There have been calls to halt or reverse advances in robot and AI development. Stephen Hawking has warned that advanced AI “could spell the end of the human race”. The entrepreneur Elon Musk agreed, stating that AI presents the greatest existential threat to mankind. The German philosopher Thomas Metzinger has argued that the prospect of increasing suffering in the world through this new technology is so morally awful that we should cease to build artificially intelligent robots immediately.

Others counter that it is impossible to talk sensibly about robots and AI. After all, we have never properly settled on the definitions. Is an inkjet printer a robot? Does Apple’s Siri have AI? Today’s tech miracle is tomorrow’s routine tool. It can be difficult to know whether to take up a hermit-like existence in a wifi-less cave, or to hire a Japanese robo-nurse to swaddle our ageing parents.

As well as the fear of what these machines might do to us if their circuits gain sentience, there is the pressing worry of, as Russell puts it, “what we’re going to do with all these people”. Autonomous vehicles, say, could wipe out the driving jobs that have historically been the preserve of workers displaced from elsewhere.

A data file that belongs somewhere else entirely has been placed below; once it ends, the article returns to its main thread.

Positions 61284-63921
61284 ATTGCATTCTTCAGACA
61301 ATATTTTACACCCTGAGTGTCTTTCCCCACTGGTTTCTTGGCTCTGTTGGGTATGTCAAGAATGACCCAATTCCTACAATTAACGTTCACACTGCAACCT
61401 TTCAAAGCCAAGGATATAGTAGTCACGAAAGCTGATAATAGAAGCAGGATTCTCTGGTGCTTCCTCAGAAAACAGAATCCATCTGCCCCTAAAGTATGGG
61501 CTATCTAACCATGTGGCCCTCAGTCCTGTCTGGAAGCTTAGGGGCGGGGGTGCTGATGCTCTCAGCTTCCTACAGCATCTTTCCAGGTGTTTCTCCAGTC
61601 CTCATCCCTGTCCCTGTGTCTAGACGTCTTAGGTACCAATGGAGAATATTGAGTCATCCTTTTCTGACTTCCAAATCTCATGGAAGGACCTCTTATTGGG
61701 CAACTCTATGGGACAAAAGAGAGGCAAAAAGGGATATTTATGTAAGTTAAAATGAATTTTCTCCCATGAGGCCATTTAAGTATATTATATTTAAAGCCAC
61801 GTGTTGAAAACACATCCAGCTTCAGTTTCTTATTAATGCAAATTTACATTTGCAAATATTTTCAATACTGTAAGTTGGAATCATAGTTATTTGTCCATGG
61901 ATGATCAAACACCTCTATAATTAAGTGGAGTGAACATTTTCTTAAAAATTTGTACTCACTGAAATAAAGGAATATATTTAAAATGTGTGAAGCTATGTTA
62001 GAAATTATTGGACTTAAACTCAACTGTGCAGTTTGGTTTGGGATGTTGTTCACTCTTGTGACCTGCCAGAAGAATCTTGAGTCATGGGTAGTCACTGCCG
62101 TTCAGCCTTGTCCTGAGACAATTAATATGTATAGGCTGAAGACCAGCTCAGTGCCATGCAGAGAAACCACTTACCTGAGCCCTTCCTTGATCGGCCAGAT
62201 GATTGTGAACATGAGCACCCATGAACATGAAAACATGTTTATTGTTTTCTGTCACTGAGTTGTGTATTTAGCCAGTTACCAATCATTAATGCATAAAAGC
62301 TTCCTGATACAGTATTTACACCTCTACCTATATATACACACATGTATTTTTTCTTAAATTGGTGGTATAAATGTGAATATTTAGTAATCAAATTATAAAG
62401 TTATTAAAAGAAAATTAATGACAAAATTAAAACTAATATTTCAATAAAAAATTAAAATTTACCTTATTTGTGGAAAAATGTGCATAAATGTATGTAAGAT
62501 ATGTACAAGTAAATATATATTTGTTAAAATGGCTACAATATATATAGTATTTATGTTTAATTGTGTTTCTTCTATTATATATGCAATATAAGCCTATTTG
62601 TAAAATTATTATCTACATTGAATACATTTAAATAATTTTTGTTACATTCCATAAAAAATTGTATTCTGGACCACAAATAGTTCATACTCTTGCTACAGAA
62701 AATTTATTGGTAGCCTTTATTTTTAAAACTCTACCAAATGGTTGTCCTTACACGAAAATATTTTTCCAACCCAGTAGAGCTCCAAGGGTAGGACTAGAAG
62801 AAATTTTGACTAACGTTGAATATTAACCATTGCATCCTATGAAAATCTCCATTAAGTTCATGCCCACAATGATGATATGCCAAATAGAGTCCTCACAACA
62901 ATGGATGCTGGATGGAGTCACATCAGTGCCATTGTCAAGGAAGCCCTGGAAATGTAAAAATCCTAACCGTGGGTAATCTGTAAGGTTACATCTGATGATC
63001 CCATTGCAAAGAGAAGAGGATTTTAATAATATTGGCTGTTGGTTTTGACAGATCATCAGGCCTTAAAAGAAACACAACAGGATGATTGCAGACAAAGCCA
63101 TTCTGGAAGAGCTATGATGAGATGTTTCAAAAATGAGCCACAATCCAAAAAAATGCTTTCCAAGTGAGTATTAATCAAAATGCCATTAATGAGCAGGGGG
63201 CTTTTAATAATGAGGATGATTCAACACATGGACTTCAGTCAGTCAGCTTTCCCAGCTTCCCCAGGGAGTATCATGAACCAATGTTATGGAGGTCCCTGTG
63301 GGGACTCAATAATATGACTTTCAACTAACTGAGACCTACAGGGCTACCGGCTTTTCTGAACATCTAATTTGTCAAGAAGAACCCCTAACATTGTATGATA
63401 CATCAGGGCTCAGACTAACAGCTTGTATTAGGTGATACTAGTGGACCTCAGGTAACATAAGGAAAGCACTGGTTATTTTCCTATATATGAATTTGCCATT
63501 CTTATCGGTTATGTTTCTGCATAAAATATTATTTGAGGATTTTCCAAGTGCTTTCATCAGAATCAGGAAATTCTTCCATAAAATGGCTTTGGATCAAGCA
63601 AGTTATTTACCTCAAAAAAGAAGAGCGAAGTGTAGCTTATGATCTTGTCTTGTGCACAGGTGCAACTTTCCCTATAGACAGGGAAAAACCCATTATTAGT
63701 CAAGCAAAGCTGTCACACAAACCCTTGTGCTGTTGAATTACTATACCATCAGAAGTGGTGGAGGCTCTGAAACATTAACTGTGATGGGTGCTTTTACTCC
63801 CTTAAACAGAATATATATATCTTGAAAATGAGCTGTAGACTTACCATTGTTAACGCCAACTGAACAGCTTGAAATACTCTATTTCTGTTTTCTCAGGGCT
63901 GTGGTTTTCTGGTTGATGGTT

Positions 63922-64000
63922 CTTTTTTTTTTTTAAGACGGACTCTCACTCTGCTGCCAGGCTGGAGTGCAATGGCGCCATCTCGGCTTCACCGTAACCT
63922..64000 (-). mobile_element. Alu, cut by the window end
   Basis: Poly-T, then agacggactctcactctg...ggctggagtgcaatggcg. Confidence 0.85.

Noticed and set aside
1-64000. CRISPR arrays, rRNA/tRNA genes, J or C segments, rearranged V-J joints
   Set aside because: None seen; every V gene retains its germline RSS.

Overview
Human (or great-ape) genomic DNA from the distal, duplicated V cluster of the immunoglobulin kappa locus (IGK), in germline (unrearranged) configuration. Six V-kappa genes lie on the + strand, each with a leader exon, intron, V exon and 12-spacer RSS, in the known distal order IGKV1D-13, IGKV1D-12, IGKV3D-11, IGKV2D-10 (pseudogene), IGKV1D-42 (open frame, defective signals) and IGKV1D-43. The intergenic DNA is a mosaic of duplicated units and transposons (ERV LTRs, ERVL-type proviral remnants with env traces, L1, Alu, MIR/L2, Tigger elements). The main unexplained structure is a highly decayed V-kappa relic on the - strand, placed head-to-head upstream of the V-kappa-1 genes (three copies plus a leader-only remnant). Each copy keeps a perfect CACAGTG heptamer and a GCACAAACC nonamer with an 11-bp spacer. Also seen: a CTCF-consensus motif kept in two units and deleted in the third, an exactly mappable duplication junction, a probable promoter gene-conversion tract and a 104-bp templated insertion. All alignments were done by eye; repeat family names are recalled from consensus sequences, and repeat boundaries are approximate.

“How do we plan ahead and put in place the necessary political, economic and social infrastructure so that robots’ potentially negative effects on society are mitigated?” Russell asks. “It all needs to be thrashed out before it becomes too pressing.”

Such questions loom but, in looking to the past, this exhibition shows how robots have acted as society’s mirrors, reflecting how our hopes, dreams and fears have changed over the centuries. Beyond that, we can perceive our ever-present desires to ease labour’s burden, to understand what makes us human and, perhaps, to achieve a form of divinity by becoming our own creators. 

This article first appeared in the 23 March 2017 issue of the New Statesman, Trump's permanent revolution